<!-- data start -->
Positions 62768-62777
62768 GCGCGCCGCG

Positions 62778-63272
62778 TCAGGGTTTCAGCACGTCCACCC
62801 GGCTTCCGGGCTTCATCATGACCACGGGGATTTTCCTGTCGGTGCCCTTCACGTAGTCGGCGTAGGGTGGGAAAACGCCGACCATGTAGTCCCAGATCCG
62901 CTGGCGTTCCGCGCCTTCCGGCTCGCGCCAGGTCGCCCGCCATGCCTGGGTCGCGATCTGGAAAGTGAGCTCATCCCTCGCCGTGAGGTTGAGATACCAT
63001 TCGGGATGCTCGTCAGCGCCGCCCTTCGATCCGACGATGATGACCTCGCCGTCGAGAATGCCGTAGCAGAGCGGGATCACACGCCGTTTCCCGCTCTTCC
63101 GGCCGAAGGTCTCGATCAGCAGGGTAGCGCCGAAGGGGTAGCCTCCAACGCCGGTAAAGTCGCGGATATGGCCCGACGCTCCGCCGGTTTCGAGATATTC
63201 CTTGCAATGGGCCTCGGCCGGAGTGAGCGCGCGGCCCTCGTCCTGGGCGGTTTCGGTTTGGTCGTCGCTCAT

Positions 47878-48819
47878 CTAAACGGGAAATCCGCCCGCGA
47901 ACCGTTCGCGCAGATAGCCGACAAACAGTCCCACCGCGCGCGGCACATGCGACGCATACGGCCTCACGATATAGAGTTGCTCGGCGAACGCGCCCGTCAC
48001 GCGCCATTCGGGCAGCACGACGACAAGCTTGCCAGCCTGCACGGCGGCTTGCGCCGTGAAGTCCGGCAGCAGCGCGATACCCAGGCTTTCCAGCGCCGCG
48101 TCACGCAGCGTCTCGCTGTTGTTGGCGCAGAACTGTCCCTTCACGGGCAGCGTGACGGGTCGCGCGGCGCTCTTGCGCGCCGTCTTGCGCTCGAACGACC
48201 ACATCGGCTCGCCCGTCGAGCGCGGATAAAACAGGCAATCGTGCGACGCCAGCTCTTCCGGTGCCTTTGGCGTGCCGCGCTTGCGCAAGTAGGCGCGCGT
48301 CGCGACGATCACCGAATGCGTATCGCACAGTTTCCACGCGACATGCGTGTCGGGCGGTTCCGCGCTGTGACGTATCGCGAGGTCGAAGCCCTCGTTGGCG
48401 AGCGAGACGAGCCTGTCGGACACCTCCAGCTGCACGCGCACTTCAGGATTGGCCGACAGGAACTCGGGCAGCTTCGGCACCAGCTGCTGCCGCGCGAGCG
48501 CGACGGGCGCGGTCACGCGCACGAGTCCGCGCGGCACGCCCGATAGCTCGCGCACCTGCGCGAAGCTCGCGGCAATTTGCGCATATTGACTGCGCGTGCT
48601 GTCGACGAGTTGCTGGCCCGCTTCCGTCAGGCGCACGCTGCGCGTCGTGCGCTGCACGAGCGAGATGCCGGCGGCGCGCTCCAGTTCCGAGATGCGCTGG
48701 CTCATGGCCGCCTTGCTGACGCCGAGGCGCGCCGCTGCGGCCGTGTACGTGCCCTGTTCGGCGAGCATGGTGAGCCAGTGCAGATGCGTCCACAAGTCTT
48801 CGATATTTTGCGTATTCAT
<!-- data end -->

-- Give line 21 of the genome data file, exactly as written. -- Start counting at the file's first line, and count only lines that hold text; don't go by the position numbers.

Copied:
48801 CGATATTTTGCGTATTCAT